Disobeying (breaching) a Court Order is a serious offence unless you have a reasonable excuse.
Under the Family Law Act, a ‘reasonable excuse’ has a legal meaning. You have a reasonable excuse for breaching a Court Order if:
- you believed you had to—to protect someone’s health or safety, or
- you didn’t understand that you were breaking the Order at the time.
What if my children don’t want to visit their other parent?
There’s no set age when children can decide where they live, or who they spend time with or communicate with. If the children refuse to visit, you still need to encourage them to spend time with the other parent or other people who are important to them unless there is a risk to them.
If there’s a Court Order saying the children should spend time with the other parent and they don’t want to go, you should get legal advice. If the dispute ends up in Court, it will consider the children’s age and their maturity when making a decision.
What if a parent doesn’t want to spend time with the children?
Parents don’t have to spend time with or communicate with to their children if they don’t want to. You can’t force the other parent to spend time with their children, even if there are Court Orders in place. The Court will not force a parent to spend time with them. If you want the other parent to take more responsibility you can try family counselling or dispute resolution.
What if the arrangements aren’t working?
If the arrangements for your child are no longer working, a Court Order will continue to apply until you get new consent Orders, a new parenting Order, or make a new parenting plan.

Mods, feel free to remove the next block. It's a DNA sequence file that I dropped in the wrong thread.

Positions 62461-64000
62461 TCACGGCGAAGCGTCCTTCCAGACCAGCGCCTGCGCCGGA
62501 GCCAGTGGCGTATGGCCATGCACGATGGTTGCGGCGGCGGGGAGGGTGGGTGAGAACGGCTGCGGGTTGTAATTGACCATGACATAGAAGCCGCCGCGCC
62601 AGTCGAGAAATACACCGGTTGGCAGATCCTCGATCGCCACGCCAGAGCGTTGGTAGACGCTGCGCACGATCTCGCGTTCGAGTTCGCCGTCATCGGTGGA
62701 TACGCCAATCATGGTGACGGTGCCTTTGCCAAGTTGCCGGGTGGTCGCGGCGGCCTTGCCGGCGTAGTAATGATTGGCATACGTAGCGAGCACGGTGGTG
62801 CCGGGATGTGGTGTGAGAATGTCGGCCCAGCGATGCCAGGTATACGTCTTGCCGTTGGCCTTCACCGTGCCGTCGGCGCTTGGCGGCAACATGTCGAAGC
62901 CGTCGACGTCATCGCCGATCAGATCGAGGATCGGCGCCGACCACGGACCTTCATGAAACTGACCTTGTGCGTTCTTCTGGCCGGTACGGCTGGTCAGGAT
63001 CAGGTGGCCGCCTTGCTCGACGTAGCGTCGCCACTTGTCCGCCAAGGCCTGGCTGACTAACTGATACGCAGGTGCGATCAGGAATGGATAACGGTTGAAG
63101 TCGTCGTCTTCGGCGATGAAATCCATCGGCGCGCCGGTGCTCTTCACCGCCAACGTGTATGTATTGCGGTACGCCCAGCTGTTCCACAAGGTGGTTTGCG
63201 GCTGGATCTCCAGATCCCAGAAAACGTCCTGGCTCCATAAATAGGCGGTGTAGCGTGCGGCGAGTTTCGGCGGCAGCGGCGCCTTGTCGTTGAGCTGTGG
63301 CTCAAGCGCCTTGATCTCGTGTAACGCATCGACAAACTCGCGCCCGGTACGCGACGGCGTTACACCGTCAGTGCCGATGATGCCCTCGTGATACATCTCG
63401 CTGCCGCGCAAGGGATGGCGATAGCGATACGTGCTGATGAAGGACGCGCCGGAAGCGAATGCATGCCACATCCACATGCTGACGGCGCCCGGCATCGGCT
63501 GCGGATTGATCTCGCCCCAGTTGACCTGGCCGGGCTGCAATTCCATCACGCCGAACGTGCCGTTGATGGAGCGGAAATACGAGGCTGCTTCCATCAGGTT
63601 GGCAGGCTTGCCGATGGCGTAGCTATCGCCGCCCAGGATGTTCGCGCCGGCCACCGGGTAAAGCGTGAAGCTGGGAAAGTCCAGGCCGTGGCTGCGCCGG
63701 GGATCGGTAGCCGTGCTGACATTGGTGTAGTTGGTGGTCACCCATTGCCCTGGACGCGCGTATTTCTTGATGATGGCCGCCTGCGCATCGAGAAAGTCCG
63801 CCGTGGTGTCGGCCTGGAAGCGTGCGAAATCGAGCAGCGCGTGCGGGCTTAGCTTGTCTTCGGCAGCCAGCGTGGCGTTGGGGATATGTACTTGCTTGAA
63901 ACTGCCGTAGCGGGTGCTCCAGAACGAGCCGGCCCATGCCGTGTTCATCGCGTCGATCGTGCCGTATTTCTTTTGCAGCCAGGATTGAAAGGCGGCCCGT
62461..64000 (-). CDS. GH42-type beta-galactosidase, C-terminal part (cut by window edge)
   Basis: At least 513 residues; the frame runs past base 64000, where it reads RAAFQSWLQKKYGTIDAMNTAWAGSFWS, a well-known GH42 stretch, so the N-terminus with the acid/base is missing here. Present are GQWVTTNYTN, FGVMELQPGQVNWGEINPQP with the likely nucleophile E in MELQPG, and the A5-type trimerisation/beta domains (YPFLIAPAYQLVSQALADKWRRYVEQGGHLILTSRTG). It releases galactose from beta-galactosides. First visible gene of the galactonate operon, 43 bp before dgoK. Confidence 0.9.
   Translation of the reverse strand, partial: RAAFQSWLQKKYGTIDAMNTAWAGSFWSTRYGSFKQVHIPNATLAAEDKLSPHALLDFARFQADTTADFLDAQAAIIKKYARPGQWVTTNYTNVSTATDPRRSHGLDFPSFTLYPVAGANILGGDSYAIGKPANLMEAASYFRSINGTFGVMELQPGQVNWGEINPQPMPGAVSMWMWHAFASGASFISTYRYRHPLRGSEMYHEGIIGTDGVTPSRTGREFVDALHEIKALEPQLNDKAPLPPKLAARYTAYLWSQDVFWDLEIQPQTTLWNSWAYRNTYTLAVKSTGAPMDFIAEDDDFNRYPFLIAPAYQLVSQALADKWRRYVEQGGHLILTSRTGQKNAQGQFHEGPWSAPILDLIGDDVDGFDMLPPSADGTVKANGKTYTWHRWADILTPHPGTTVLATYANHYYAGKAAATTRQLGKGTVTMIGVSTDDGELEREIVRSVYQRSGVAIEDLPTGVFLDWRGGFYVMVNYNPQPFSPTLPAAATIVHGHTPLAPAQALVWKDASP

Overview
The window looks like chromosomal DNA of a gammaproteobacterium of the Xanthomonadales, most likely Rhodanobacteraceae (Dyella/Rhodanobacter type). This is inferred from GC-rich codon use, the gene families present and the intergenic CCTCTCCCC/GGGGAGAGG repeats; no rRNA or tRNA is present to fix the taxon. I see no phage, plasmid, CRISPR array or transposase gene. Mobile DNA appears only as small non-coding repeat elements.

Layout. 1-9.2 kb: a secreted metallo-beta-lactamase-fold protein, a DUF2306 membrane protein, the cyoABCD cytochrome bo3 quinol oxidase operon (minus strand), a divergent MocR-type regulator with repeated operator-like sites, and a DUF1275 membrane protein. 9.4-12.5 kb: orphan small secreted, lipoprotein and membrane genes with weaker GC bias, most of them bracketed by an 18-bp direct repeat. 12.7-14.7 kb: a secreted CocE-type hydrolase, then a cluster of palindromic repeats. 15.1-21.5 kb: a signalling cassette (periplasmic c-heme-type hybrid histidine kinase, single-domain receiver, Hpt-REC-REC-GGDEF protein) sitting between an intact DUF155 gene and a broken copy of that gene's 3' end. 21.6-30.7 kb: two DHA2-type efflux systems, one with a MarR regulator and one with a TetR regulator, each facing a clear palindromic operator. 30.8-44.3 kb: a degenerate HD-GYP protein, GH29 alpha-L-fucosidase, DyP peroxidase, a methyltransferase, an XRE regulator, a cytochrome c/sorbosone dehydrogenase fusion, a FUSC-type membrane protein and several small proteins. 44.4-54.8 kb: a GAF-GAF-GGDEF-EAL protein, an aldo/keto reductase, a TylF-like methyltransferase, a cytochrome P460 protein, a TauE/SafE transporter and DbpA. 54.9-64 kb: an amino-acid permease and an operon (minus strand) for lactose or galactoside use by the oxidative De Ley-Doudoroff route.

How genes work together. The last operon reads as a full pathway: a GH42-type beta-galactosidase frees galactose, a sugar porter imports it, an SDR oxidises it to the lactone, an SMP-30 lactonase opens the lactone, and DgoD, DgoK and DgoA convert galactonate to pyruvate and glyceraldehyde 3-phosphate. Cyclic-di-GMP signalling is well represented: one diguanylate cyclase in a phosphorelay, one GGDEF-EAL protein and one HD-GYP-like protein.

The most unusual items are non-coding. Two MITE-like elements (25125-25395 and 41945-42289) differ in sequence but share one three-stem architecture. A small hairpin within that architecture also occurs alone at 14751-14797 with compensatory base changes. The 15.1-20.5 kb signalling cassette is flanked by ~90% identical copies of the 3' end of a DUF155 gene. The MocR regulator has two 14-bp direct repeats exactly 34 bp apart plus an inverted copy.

If the Court Orders are no longer working, you should get legal advice about how to change them. To make changes you can:
- apply to Court for the Order to be changed or cancelled.
- talk to the other parent or other people involved about changing the arrangements.
What happens when a Court Order is broken?
The Court has wide powers to deal with people who breach parenting Orders. If the Court finds a person breached an Order without a reasonable excuse, it can:
- order a person to participate in a parenting program run by an approved counselling service (helping them focus on their children’s needs and to sort out conflict).
- change the existing order—for example to compensate the other parent for any time lost with the children or to change other arrangements.
If a parent disobeys an order multiple times, or if the Court believes the parenting Order is being ignored, there may be more severe penalties. These include:
- paying for any expenses incurred because of the breach (such as loss of airfares).
- paying some or all of the other person’s legal costs.
- community work.
- entry into a bond for up to 2 years
- a fine.
- a jail term of up to 12 months.
If you’re accused of breaching a Court Order or you think someone else is breaching a Court Order, you should get legal advice.
Disclaimer: The material presented on this website is an information source only. The information on this website is written for people resident in, or affected by the laws of Queensland, Australia only. Links to other sites from this website are provided for the users’ convenience. The LGBTI Legal Service does not endorse these sites and is not responsible for the information on these sites or the use made of this information. If you have a specific legal problem, you should consult a professional legal advisor.